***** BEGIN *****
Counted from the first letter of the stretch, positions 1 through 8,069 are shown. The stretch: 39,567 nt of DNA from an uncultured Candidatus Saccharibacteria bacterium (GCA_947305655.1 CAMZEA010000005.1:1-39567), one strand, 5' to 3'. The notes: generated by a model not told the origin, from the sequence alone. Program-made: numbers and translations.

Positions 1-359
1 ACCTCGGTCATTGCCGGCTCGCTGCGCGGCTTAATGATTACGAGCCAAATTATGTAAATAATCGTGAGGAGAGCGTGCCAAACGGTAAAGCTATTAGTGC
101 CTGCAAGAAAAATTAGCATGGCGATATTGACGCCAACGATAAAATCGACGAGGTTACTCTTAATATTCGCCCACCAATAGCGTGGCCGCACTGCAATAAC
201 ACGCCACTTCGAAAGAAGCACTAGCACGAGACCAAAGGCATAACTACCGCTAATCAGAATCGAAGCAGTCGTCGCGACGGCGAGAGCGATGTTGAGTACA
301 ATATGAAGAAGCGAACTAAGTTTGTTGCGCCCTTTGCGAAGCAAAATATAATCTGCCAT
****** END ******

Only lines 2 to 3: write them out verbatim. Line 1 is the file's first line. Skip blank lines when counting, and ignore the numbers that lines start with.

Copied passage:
Positions 1-359
1 ACCTCGGTCATTGCCGGCTCGCTGCGCGGCTTAATGATTACGAGCCAAATTATGTAAATAATCGTGAGGAGAGCGTGCCAAACGGTAAAGCTATTAGTGC